Healthcare providers treat about 250,000 human bites each year. 10-15% develop an infection resulting from bacteria found in human saliva. (Medscape: Updated: Mar 04, 2021. Author: Jeffrey Barrett, MD)
A nurse speaks up about assault
On 27 October 2017, the Australian newspaper ‘THE AGE’ featured the very intimate story of mental health care nurse Jess Anderson:
“It's a Thursday night in a psychiatric unit in Melbourne and Jess Anderson is being bitten by one of her patients. The woman has latched onto her forearm with her top and bottom teeth and is pulling as hard as she can. Jess would not notice her own injury until hours later.”
"I didn't realise what had happened until the end of my shift when I thought 'Jeez my arm is a bit painful', I rolled back my sleeve of my jumper to have a look and a bit of skin fell off my arm." she said.
The bite injury required several stitched and left a visible scar. She has also been bitten on four additional separate occasions.
Mitigating the risk
Since human bites can indeed have life-threatening consequences and lead to severe psychological trauma, why is there not more guidance available to healthcare professionals?
Aren’t there more measures to make sure this realistic risk is being mitigated and individuals are adequately protected?
As stated earlier, many professionals have been bitten by another human being at some point in their career, or they know of someone who has been bitten. This means their employer will already have identified a realistic operational risk to the employee’s safety and well-being. In most countries in the civilised world that means such risk must be addressed and the risk must be mitigated. Most likely this risk mitigation process will include training, and it might conclude that some type of protective workwear must be identified and issued to the worker.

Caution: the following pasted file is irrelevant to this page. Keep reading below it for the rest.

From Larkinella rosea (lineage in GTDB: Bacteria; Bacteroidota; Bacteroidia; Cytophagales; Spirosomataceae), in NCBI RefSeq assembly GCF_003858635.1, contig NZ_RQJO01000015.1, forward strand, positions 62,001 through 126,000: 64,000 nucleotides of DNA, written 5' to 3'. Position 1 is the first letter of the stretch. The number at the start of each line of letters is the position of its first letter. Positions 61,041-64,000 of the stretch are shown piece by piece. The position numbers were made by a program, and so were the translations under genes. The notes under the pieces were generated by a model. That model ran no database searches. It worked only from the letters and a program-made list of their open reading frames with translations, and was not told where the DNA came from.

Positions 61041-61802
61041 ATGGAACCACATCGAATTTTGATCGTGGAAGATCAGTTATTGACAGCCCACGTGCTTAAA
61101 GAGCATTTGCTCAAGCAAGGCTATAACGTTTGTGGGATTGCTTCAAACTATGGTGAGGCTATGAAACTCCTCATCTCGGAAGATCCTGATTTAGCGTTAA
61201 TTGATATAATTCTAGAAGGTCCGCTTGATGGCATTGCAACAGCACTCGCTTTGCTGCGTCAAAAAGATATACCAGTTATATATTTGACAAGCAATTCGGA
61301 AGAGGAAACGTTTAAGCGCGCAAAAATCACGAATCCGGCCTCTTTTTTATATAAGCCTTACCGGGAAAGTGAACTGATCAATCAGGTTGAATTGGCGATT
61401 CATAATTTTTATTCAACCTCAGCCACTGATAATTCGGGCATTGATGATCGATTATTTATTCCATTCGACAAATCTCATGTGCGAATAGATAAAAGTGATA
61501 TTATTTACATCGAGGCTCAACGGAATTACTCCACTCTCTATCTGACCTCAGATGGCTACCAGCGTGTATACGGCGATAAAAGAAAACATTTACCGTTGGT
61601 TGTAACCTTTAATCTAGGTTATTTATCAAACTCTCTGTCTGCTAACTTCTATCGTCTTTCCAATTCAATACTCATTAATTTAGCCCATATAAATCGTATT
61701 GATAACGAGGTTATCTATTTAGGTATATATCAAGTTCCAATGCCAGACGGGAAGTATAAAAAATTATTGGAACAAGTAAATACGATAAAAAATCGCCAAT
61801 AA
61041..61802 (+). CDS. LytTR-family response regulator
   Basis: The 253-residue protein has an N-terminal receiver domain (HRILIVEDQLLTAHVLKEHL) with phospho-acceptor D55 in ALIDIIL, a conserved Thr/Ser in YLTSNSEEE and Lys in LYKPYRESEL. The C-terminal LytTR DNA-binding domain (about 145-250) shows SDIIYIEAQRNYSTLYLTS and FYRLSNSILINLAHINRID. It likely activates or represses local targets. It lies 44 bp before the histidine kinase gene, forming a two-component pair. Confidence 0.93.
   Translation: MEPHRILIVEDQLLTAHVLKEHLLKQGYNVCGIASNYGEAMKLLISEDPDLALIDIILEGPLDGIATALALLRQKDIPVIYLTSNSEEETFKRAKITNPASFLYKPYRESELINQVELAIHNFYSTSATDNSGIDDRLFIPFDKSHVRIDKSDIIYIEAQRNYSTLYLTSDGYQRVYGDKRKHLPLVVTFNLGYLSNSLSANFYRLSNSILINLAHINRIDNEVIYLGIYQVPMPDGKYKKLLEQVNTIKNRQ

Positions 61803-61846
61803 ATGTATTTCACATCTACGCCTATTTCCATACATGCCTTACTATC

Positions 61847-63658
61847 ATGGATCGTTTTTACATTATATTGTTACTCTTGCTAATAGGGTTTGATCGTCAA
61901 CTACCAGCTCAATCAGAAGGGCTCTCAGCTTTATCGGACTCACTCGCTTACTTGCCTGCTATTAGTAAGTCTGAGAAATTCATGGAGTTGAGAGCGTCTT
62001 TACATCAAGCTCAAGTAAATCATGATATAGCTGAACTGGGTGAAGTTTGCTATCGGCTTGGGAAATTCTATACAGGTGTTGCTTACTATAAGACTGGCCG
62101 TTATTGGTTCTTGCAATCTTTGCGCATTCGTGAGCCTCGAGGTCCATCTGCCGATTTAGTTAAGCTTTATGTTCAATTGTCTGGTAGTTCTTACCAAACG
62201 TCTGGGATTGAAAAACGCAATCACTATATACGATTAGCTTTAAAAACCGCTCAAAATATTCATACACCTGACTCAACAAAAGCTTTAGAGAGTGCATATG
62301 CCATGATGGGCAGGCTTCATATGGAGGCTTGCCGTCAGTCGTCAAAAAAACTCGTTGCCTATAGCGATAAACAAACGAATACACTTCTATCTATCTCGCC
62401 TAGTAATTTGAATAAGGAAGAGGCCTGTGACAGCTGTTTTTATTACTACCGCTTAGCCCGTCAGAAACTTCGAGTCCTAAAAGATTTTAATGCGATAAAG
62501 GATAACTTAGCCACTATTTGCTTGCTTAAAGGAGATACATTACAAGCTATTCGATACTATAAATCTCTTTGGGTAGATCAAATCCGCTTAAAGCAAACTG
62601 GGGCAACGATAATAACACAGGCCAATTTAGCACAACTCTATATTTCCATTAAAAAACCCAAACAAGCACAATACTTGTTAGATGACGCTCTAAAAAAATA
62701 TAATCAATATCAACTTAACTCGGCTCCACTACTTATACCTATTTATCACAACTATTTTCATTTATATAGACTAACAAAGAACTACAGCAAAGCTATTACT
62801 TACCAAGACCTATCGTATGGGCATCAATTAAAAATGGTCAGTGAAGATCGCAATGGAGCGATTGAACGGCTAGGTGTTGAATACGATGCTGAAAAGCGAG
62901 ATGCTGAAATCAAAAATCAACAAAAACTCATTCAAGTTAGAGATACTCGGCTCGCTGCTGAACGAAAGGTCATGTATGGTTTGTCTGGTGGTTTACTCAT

Today’s work environments will require a risk assessment to be conducted, highlighting any realistic risk employees are being exposed to, for example the risk of being bitten. The purpose of such risk assessment is to identify very clearly a) the precise and realistic risk, b) the potential liability and c) the implementation of effective mitigating measures.
Conducting a risk assessment and taking all necessary action to mitigate the highlighted risks would significantly improve the safety of such workplace. Appropriate conflict management training and risk specific protective clothing should be made available wherever the risk of biting has been identified, either by behavioural tendencies, the history of a patient or service user, or previous incidents in a specific work environment.
About the Author
Robert Kaiser is the Founder and CEO of BitePRO® Bite Resistant Clothing, the world's first specialised brand of protective clothing, offering dependable scratch and bite protection for healthcare workers, education professionals, and others working with individuals displaying challenging behaviour. Robert is a widely respected expert in workplace violence and violence prevention. His written work has been published in several international industry leading publications.